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NASA's Garver Proposes Carving Piece Off Big Asteroid For Near-Earth Mining 110

MarkWhittington writes "According to a July 26, 2013 story in Space News, NASA Deputy Administrator Lori Garver mused about what appeared to be a change to the space agency's asteroid snatching mission at the NewSpace 2013 conference. Apparently the idea is to send a robot to a larger asteroid than originally planned, carve out a chunk of it, and then bring it to lunar orbit for an crew of astronauts to visit in an Orion space ship. Garver's proposed change would widen the number of target asteroids and would test technologies important for asteroid mining. But it would also increase the complexity and certainly the cost of the asteroid mission. There are a lot of unanswered questions, such as what kind of mechanism would be involved in taking a piece of an asteroid and moving it? At the same conference Garver had hinted at a willingness to consider mounting a program of "sustainable" lunar exploration, as some in Congress have demanded, concurrent with the asteroid mission."

MIT Researcher Demos Self-Assembling Objects 69

iONiUM writes "From the article: 'Many are only just getting their heads around the idea of 3D printing but scientists at MIT are already working on an upgrade: 4D printing. At the TED conference in Los Angeles, architect and computer scientist Skylar Tibbits showed how the process allows objects to self-assemble.' There could be many applications for this. Definitely a cool step forward." Pictures and video of the process.
The Military

Researchers Create Chemically Powered Robotic Jellyfish 36

pigrabbitbear writes with an excerpt from an article at Motherboard: "Earlier last week we heard about the strange blob-bot, an amoeba-mimicking, pulsating, little horror of a robot. But that's nothing in the face of news that engineers at Virginia Tech have built a robotic jellyfish. As if the threat of the oceans being taken over by deadly stinging jelly cyborgs isn't scary enough, there's this: the researchers claim that, because their Robojelly is powered by a hydrogen-based catalytic reaction, rather than electricity, it could 'theoretically' power itself indefinitely. When you consider our best options for powering underwater craft are currently batteries, nuclear reactors, or tethers to the surface, a chemically-powered propulsion system is groundbreaking (and, well, a bit nerve-wracking)." The full paper is available for free (at least for 30 days; registration required).

Designers Create Meat Eating Furniture Screenshot-sm 120

Sonny Yatsen writes "NPR's Robert Krulwich explores the work of several designers who are working on carnivorous furniture. These creations, include a clock that feeds on dead flies, and a table that lures mice into a guillotined death. 'We want robots to be able to get their own energy from the environment,' says co-designer Prof. Melhuish. Let's hope they come up with a lounge chair that eats cockroaches sometime soon."

Malaysia Releases Genetically Modified Mosquitoes 140

Blessed_by_the_Cow writes "Apparently, Malaysian scientists have released 6,000 genetically modified male mosquitoes into the the wild. These bloodsuckers have been altered to have shorter lifespans. The basic idea behind it is to help slow down the spread of Dengue fever by killing off the mosquitoes faster."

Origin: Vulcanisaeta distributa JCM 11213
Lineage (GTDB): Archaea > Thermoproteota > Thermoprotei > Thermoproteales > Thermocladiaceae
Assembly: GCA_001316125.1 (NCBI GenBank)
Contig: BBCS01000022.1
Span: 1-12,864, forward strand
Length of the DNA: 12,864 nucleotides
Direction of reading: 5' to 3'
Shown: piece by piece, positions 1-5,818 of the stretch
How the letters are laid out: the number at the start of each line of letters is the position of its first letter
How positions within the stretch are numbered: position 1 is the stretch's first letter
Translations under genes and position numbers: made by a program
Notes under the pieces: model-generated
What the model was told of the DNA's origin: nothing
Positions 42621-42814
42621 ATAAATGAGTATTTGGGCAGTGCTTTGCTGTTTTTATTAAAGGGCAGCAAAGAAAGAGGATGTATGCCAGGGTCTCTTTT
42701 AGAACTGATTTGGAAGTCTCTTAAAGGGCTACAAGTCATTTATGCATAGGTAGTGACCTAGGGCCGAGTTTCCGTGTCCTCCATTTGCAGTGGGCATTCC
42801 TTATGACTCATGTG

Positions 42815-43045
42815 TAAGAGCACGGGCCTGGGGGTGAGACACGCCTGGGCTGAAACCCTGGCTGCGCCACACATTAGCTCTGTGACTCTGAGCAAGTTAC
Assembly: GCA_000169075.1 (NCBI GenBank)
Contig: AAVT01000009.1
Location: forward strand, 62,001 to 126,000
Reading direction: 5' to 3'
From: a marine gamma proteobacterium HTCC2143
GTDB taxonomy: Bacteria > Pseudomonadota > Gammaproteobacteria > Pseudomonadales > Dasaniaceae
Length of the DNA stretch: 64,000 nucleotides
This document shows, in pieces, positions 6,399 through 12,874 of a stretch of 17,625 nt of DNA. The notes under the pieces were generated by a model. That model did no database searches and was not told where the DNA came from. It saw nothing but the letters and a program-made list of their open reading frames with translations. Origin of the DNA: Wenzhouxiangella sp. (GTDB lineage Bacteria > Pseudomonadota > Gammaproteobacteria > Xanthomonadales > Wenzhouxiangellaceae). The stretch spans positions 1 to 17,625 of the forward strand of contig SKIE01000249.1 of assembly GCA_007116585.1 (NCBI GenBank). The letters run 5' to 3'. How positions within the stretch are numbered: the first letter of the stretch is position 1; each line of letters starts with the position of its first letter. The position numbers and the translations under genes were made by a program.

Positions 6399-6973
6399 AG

MIT Researchers Harness Viruses To Split Water 347

ByronScott writes "A team of researchers at MIT has just announced that they have successfully modified a virus to split apart molecules of water, paving the way for an efficient and non-energy-intensive method of producing hydrogen fuel. 'The team, led by Angela Belcher, the Germeshausen Professor of Materials Science and Engineering and Biological Engineering, engineered a common, harmless bacterial virus called M13 so that it would attract and bind with molecules of a catalyst (the team used iridium oxide) and a biological pigment (zinc porphyrins). The viruses became wire-like devices that could very efficiently split the oxygen from water molecules. Over time, however, the virus-wires would clump together and lose their effectiveness, so the researchers added an extra step: encapsulating them in a microgel matrix, so they maintained their uniform arrangement and kept their stability and efficiency.'"

First Black Hole For Light Created On Earth 244

An anonymous reader writes "An electromagnetic 'black hole' that sucks in surrounding light has been built for the first time. The device, which works at microwave frequencies, may soon be extended to trap visible light, leading to an entirely new way of harvesting solar energy to generate electricity. A theoretical design for a table-top black hole to trap light was proposed in a paper published earlier this year by Evgenii Narimanov and Alexander Kildishev of Purdue University in West Lafayette, Indiana. Their idea was to mimic the properties of a cosmological black hole, whose intense gravity bends the surrounding space-time, causing any nearby matter or radiation to follow the warped space-time and spiral inwards."

Artificial intelligence has the same relation to intelligence as artificial flowers have to flowers. -- David Parnas